from your Facebook feed for one day. It’s just raw material. And nevertheless, it’s able
to create a poem that seems more human
than Gertrude Stein’s poem, and Gertrude Stein is a human. So what we’ve done here is,
more or less, a reverse Turing test. So Gertrude Stein, who’s a human,
is able to write a poem that fools a majority
of human judges into thinking that it was written by a computer. Therefore, according to the logic
of the reverse Turing test, Gertrude Stein is a computer. (Laughter) Feeling confused? I think that’s fair enough. So far we’ve had humans
that write like humans, we have computers that write
like computers, we have computers that write like humans, but we also have,
perhaps most confusingly, humans that write like computers. So what do we take from all of this? Do we take that William Blake
is somehow more of a human than Gertrude Stein? Or that Gertrude Stein is more
of a computer than William Blake? (Laughter) These are questions
I’ve been asking myself for around two years now, and I don’t have any answers. But what I do have are a bunch of insights about our relationship with technology. So my first insight is that,
for some reason, we associate poetry with being human. So that when we ask,
“Can a computer write poetry?” we’re also asking, “What does it mean to be human and how do we put boundaries
around this category? How do we say who or what
can be part of this category?” This is an essentially
philosophical question, I believe, and it can’t be answered
with a yes or no test, like the Turing test. I also believe that Alan Turing
understood this, and that when he devised
his test back in 1950, he was doing it
as a philosophical provocation. So my second insight is that,
when we take the Turing test for poetry, we’re not really testing
the capacity of the computers because poetry-generating algorithms, they’re pretty simple and have existed,
more or less, since the 1950s. What we are doing with the Turing
test for poetry, rather, is collecting opinions about what
constitutes humanness. So, what I’ve figured out, we’ve seen this when earlier today, we saw that William Blake
is more of a human than Gertrude Stein. Of course, this doesn’t mean
that William Blake was actually more human or that Gertrude Stein
was more of a computer. It simply means that the category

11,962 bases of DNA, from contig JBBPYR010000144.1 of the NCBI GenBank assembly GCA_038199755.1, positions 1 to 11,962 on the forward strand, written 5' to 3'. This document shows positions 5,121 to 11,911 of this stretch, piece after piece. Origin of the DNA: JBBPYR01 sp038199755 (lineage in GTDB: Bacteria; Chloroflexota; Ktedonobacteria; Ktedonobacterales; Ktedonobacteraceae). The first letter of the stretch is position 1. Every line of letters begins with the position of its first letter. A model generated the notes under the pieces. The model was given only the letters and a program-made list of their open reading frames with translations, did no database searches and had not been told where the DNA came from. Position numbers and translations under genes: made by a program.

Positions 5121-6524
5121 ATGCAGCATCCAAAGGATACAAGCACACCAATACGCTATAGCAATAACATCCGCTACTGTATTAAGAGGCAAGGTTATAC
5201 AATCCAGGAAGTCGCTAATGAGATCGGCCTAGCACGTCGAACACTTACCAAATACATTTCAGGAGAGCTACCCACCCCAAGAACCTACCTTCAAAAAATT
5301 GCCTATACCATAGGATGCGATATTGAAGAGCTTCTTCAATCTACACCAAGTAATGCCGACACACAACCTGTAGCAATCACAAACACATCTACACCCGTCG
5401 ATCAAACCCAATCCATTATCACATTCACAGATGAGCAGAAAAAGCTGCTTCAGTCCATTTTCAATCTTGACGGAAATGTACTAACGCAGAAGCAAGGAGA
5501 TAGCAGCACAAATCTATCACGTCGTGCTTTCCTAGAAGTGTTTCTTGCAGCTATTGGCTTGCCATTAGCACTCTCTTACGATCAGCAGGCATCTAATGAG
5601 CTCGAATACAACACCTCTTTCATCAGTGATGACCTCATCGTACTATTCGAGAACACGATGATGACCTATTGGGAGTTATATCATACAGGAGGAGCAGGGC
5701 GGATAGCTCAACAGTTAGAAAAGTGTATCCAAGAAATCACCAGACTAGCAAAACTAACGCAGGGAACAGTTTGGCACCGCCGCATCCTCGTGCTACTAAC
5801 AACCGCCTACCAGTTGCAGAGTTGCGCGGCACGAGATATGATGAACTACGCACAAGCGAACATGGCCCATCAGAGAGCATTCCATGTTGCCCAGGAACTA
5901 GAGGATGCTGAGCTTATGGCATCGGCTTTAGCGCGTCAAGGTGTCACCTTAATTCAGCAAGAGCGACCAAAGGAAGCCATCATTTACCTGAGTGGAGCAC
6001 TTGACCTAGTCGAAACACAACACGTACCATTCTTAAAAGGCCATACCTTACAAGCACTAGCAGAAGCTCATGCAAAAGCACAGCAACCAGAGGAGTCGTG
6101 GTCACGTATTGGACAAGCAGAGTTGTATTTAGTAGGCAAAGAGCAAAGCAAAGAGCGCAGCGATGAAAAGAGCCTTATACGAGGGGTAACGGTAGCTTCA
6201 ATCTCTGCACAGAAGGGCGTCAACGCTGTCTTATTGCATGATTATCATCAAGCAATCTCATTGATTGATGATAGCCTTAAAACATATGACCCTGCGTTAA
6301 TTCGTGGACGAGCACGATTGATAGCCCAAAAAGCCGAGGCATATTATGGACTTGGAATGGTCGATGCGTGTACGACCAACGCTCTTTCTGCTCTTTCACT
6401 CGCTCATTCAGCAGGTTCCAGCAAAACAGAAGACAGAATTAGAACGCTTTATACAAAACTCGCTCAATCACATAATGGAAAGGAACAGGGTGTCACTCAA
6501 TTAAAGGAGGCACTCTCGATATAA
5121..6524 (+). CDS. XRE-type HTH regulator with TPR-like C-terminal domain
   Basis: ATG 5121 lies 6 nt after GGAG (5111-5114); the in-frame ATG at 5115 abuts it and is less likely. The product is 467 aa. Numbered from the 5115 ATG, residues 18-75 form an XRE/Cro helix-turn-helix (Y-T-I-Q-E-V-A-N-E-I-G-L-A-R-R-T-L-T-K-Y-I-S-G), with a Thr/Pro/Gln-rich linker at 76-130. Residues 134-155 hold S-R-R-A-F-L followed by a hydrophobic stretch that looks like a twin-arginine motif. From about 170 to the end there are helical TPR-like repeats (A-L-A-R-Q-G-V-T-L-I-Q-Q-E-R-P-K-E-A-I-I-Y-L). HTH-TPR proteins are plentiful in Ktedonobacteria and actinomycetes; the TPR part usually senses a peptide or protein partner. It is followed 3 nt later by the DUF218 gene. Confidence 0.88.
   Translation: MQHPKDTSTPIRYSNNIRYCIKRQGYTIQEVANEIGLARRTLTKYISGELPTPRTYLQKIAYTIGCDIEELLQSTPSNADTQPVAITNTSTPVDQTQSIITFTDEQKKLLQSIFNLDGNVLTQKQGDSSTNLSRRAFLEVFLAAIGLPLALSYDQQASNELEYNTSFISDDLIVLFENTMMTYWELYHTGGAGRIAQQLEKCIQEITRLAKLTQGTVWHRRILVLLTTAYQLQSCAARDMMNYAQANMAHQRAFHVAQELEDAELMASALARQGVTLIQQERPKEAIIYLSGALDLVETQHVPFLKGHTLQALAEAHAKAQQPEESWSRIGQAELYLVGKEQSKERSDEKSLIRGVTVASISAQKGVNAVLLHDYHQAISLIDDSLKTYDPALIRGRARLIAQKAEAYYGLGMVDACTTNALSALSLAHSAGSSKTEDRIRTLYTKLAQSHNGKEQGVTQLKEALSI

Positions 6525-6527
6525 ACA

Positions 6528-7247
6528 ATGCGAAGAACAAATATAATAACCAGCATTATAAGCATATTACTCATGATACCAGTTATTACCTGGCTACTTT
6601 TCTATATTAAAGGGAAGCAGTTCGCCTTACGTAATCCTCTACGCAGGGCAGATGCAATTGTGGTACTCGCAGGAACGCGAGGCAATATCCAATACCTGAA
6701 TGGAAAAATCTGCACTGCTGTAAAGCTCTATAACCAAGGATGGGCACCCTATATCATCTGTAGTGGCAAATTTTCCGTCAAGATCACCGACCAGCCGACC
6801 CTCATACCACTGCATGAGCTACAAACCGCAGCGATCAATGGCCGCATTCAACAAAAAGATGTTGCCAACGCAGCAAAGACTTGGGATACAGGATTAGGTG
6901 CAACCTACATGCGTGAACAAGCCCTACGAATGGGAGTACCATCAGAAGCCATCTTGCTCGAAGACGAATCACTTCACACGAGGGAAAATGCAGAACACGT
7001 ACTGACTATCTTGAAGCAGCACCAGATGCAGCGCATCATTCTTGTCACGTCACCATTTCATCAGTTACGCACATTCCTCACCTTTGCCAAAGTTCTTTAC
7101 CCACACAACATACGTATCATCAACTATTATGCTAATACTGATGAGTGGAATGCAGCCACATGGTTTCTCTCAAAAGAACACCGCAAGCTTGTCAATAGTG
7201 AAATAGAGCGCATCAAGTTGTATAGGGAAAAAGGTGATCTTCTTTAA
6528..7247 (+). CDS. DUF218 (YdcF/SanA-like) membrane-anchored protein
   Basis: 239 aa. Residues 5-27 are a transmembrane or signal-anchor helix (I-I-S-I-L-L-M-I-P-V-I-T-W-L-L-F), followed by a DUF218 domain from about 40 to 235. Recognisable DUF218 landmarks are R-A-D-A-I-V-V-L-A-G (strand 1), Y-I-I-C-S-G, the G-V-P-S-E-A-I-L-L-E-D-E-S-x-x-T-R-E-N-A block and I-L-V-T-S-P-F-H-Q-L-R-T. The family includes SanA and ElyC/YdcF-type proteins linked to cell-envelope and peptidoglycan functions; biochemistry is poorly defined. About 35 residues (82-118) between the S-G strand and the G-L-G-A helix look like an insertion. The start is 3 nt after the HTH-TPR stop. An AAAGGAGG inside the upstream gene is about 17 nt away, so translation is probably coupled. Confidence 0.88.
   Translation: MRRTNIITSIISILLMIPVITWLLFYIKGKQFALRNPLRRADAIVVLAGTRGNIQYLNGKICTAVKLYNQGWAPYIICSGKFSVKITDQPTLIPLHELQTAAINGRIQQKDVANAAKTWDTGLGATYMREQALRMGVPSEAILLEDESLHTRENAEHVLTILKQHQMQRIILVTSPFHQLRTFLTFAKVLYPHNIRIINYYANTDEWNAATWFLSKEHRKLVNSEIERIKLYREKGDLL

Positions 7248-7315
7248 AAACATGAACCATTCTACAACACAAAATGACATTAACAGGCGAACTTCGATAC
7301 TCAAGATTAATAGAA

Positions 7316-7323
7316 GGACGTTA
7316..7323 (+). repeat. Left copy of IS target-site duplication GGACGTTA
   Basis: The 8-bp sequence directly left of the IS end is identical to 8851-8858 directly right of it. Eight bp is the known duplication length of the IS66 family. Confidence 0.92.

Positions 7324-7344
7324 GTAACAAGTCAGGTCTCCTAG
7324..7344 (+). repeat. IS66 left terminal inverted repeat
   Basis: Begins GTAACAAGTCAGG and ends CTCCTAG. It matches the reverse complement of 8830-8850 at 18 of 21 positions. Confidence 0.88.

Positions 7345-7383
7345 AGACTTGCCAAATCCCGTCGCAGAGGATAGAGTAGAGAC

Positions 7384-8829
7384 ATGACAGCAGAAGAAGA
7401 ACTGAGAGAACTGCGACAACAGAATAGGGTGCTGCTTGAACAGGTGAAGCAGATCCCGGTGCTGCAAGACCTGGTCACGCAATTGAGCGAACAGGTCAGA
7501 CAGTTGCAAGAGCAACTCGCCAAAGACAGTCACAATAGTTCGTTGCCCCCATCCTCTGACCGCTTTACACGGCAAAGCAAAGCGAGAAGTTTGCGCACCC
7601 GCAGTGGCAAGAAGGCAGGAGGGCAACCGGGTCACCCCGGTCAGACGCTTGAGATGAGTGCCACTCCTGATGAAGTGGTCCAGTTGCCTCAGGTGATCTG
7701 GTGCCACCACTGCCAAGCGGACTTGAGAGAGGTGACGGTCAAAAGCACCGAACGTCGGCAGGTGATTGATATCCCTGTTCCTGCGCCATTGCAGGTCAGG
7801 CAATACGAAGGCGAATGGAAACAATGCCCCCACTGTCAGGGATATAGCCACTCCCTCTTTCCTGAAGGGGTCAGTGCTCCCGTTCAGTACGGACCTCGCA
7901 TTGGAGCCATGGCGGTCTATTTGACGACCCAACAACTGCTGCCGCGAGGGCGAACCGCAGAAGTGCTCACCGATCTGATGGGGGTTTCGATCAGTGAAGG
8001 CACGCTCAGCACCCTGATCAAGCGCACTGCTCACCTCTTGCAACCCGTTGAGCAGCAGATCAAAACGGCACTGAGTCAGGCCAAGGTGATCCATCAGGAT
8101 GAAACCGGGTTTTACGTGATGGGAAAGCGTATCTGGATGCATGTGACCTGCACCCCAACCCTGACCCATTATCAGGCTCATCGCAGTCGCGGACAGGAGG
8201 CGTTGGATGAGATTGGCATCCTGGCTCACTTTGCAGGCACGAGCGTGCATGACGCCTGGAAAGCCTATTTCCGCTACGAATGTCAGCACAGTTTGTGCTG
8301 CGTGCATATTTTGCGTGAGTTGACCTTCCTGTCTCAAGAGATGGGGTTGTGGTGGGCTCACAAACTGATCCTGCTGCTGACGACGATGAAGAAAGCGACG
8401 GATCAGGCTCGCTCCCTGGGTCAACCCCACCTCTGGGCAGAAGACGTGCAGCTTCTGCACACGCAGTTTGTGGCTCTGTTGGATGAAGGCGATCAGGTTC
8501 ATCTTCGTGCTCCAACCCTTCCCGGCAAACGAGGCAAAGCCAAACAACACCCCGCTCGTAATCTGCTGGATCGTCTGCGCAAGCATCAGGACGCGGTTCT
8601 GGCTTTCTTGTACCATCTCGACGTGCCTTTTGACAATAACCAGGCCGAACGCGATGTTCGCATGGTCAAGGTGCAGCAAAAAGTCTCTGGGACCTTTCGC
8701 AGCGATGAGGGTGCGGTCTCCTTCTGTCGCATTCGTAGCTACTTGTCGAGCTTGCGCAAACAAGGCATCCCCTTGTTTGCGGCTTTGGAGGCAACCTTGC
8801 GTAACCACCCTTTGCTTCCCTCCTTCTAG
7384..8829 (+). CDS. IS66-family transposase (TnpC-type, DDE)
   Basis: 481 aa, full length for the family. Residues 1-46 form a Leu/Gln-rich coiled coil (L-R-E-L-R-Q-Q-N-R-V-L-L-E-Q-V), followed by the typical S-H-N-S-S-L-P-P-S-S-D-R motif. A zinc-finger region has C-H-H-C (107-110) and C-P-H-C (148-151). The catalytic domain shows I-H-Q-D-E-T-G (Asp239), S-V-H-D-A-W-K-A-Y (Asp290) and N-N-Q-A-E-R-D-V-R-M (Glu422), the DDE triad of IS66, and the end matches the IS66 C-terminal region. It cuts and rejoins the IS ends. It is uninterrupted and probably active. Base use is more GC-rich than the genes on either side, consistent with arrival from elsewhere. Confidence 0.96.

of the human is unstable. This has led me to understand that the human is not a cold, hard fact. Rather, it is something
that’s constructed with our opinions and something that changes over time. That is to say, the category of the human
is unstable. So my final insight is that
the computer, more or less, works like a mirror
that reflects any idea of a human that we show it. We show it Emily Dickinson, it gives Emily Dickinson back to us. We show it William Blake, that’s what it reflects back to us. We show it Gertrude Stein, what we get back is Gertrude Stein. More than any other bit of technology, the computer is a mirror that reflects
any idea of the human we teach it. So I’m sure a lot of you have been hearing a lot about artificial
intelligence recently. And much of the conversation is kind of, Can we build it? Can we build an intelligent computer? Can we build a creative computer? What we seem to be asking over and over is can we build a human-like computer? But what we’ve seen just now is that the human
is not a scientific fact, that it’s an ever-shifting,
concatenating idea and one that changes over time. So that when we begin
to grapple with the ideas of artificial intelligence in the future, we shouldn’t only be asking ourselves, “Can we build it?” But we should also be asking ourselves, “What idea of the human
do we want to have reflected back to us?” This is an essentially philosophical idea, and it’s one that can’t be answered
with software alone, but I think requires a moment
of species-wide, existential reflection. Thank you. (Applause)

8 comments on “Can a Computer Write Poetry? | Oscar Schwartz | [email protected]

  1. greenandyellow987 says:

    frank o hara is one of my favourite human poets too!

  2. Maia Jintcharadze says:

    "very human poet" :))

  3. Duncan ten Kate says:

    I get a lot in 10 years of life, but I am still at the same place.
    Many people touch me, but I am not attractive or am I? It’s very strange.
    There are all day 64 thoughts continuously through my head.
    I can't walk away. I don't have legs.I don't wear a sweater, but I still have electric shocks.
    They have to do surgery in me to make me better.
    I do see much of the world, but at the same time I don't. What is happiness?
    I know a lot but what is the meaning of freedom?

    There are certain things I will never understand of humans and life.
    For example, the additional meaning of poetry.

  4. Berk Çelme says:

    computer just take a poetry examples and a text . then he gives us a bunch of products. And this is not writing. The meaning of writing a poet doesnt mean cheating. please dont say computer (or the program that you make) write a poet . i know you know much more than me about artificial intelligence. however dont trick people saying we made a computer which writes poetry just because you want to draw attention. please just dont fool yourself in that . you should focus on other a.i. subjects. because you have potential. sorry for my bad english…

  5. TheWarrrenator says:

    I watched this today on an iPad in a Sam's Club and then later I watched the episode of Star Trek: TNG where Data has a poetry reading about his cat. Synchronous!

  6. Kevin Tir says:

    Amazing!

  7. Percy Jackson says:

    LEAH KY KATIE LUI
    I SEE UUUUUUU

  8. native speaker English teacher says:

    Wanna hear the poems so can participate..